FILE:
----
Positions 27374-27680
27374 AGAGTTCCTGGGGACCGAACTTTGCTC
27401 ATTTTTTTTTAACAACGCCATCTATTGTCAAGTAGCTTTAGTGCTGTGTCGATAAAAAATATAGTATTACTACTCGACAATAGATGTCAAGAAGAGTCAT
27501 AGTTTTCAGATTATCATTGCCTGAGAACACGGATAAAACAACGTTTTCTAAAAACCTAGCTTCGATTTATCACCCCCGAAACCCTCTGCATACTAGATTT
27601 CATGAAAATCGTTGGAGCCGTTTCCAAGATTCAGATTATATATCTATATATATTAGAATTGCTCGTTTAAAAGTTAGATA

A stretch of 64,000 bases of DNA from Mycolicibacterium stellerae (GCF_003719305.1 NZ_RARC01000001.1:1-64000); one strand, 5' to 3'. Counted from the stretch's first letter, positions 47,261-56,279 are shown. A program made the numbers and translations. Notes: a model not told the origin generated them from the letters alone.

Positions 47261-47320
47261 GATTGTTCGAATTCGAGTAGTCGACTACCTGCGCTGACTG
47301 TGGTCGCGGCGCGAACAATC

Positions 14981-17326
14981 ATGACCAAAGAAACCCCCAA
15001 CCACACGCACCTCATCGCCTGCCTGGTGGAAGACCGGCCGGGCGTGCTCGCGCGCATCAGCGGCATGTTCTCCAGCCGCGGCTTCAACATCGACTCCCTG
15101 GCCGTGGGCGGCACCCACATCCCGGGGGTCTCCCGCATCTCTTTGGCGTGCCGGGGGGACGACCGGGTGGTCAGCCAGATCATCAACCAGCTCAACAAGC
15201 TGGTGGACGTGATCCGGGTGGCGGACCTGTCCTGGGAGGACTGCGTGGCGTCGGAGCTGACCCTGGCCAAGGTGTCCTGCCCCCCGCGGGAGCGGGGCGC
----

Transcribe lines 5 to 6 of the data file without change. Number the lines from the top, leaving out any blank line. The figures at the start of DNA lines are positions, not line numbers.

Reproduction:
27601 CATGAAAATCGTTGGAGCCGTTTCCAAGATTCAGATTATATATCTATATATATTAGAATTGCTCGTTTAAAAGTTAGATA

A stretch of 64,000 bases of DNA from Mycolicibacterium stellerae (GCF_003719305.1 NZ_RARC01000001.1:1-64000); one strand, 5' to 3'. Counted from the stretch's first letter, positions 47,261-56,279 are shown. A program made the numbers and translations. Notes: a model not told the origin generated them from the letters alone.